Tuesday, February 1, 2022
Stocks made a new all-time high on the first day of trading in 2022, but it was a very rough month from there. In the end, the S&P 500 Index lost 5.3% in January, for the worst first month of the year since 2009. It could have been worse though, as a huge 4.4% rally the last two days of January checked in as the best end of month rally since November 2011.
There’s an old adage on Wall Street that suggests, “As goes January, so goes the year.” This is widely known as the January Barometer and was first discussed in 1972 by Yale Hirsh of the Stock Trader’s Almanac, and it has an impressive track record. Simply put, when the first month of the year was green, it bodes well for the rest of the year (and vice versa). Given stocks closed red in January, how worried should investors be?
As shown below in the LPL Chart of the Day, the numbers confirm that when the S&P 500 has been green in January, the index has been up 11.9% on average over the rest of the year (final 11 months) and higher 86% of the time. However, when that first month was red, stocks rose only 2.7% on average over the final 11 months and were higher 62% of the time.
It isn’t all bad news though, as lately the January Barometer hasn’t been working. “Yes, a lower January is a potential worry for the bulls,” explained LPL Financial Chief Market Strategist Ryan Detrick. “But it is worth noting that the January Barometer has been broken lately. In fact, 9 of the past 10 times stocks were lower in January, the final 11 months were higher, with some huge gains in there.”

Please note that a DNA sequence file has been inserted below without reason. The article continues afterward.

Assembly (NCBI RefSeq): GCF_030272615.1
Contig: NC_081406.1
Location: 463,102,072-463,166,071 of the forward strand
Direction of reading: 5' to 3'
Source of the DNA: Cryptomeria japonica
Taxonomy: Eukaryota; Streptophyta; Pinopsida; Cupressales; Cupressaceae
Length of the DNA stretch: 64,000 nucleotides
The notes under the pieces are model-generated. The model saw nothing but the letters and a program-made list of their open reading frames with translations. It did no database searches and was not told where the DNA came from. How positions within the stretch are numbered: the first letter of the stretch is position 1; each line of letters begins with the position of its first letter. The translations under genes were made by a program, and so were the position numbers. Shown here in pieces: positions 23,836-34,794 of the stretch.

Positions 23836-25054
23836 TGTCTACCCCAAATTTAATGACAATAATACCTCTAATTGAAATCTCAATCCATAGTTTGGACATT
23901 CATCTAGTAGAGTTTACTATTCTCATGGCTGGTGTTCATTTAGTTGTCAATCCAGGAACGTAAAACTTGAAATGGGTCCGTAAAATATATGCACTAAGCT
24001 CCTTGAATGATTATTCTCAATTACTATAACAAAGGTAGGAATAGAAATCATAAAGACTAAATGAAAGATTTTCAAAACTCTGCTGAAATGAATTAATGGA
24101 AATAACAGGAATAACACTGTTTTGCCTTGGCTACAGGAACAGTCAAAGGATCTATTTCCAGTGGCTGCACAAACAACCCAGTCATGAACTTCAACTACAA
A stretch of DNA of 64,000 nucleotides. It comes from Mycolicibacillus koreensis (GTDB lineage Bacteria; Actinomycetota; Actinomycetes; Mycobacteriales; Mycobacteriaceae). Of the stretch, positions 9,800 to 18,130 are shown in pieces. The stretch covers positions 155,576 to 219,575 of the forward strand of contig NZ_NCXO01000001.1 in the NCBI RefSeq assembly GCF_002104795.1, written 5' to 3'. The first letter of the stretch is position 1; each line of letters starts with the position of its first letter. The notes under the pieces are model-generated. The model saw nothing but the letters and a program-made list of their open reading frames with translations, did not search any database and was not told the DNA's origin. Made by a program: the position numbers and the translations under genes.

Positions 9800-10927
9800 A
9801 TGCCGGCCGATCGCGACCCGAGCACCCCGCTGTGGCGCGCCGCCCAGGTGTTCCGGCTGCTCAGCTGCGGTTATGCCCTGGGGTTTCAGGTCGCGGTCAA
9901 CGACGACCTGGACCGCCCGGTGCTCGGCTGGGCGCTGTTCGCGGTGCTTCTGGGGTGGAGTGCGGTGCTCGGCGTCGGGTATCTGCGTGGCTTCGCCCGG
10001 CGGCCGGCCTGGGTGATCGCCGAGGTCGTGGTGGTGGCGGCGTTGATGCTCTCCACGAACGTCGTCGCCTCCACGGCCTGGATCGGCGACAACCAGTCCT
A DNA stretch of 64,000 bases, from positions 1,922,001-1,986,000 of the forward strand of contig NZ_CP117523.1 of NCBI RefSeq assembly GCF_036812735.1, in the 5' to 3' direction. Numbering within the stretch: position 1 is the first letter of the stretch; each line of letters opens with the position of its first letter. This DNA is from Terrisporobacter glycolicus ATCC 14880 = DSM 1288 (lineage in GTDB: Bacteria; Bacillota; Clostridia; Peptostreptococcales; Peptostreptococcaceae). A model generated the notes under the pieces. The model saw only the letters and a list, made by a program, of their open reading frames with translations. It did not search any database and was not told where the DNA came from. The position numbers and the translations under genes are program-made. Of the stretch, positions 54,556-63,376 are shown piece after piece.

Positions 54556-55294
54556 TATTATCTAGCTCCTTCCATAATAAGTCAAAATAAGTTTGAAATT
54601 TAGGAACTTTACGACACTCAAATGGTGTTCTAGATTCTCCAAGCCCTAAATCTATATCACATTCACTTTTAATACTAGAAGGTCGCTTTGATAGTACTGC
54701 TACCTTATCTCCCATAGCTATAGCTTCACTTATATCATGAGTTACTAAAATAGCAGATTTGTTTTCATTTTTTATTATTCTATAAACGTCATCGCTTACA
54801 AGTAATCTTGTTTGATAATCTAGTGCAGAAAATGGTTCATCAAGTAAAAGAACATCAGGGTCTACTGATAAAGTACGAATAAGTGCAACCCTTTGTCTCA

What about if you have a very poor January like we just did? This shows that some continued weakness in February could be in the cards. Here we show that after 5% or greater drops in January, February has been lower 6 of the past 7 times. Longer-term, performance over the final 11 months has been quite muted as well.
Lastly, since 1950, February is one of the worst months of the year, with only September worse.
We are encouraged by the big reversal in stocks last week and we think stocks are in the process of forming a meaningful bottom. But the truth is this year is going to be much more volatile than last year and investors had better buckle up their seat belts if the first month is any indication.
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